As part of the redevelopment of the Castle, a stained glass window made by Camm Brothers, Birmingham, will be reinstated in its original location – an archway between the café area and the ground floor galleries of the Ducal Palace. It was commissioned to commemorate the grand opening of the Museum and Art Gallery in 1878, and we’re delighted that after years of being in storage it will now be returned for all to see.
Over the next few months, a group of dedicated volunteers aim to find out all they can about the history, design, manufacture and ultimately reinstatement of this fabulous window. We will share their progress here on the website and also via social media and our newsletter. Thanks to Yvonne for our first blog post below.
Site visit – 6th August 2019
On August 6th Nottingham Castle Project volunteers made an eagerly anticipated site visit accompanied by project staff members. Wearing appropriate site safety gear we set off on our tour ably led by Isaac from project contractor’s G F Tomlinson.
First stop was the impressive new Visitor Centre; so much progress has been made since we volunteers were last on site! Approaching the Ducal Palace we couldn’t fail to be impressed by the size and design of the scaffolding which stands independent of the building.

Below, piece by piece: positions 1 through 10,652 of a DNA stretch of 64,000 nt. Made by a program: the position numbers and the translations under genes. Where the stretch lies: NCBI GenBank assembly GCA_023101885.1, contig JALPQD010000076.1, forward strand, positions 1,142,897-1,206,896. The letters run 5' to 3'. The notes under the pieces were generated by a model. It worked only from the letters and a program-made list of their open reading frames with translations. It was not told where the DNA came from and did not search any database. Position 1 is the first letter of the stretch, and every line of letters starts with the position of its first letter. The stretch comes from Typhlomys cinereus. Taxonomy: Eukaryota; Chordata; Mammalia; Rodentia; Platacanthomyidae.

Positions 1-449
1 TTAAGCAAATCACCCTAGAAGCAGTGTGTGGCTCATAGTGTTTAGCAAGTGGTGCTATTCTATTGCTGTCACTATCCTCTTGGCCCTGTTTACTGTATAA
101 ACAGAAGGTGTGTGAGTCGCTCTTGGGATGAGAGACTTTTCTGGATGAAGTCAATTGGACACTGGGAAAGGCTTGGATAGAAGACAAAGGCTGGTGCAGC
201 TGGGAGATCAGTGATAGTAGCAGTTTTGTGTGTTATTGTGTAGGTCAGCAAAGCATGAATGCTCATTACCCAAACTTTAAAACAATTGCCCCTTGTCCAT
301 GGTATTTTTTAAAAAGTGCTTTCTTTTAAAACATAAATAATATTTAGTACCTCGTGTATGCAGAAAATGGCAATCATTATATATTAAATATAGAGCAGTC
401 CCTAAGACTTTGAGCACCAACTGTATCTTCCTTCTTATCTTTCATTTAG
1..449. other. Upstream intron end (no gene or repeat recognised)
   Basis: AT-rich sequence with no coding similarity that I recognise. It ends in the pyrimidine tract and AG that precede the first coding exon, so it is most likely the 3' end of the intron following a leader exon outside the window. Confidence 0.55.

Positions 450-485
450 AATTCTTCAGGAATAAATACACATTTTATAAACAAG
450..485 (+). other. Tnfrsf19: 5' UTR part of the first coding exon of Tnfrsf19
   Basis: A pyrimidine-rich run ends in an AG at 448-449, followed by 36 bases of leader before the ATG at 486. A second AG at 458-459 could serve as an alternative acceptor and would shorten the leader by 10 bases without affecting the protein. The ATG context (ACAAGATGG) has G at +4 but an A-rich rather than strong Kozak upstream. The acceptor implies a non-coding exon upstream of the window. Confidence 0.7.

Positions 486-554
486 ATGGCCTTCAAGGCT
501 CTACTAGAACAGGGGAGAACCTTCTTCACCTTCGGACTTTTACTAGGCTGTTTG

Once inside it was wonderful to see rooms returned to the dimensions created for them by the 19th Century Nottingham architect T C Hine. Our mission today was to meet Rachael, a 21st Century architect from Purcell, who are responsible for the redesign of the museum.
Rachael explained the plans for the reinstatement of the beautiful Camm Brothers stained glass window created to commemorate the opening of the museum in 1878. We looked at the archway it will fit back into and a matching new one which already looks like it has always been there and gives great symmetry to the room. Following conservation and with a bespoke new frame, the window will look absolutely stunning with daylight coming through to reveal the enduring depth and beauty of its colours!
Yvonne Armitage, project volunteer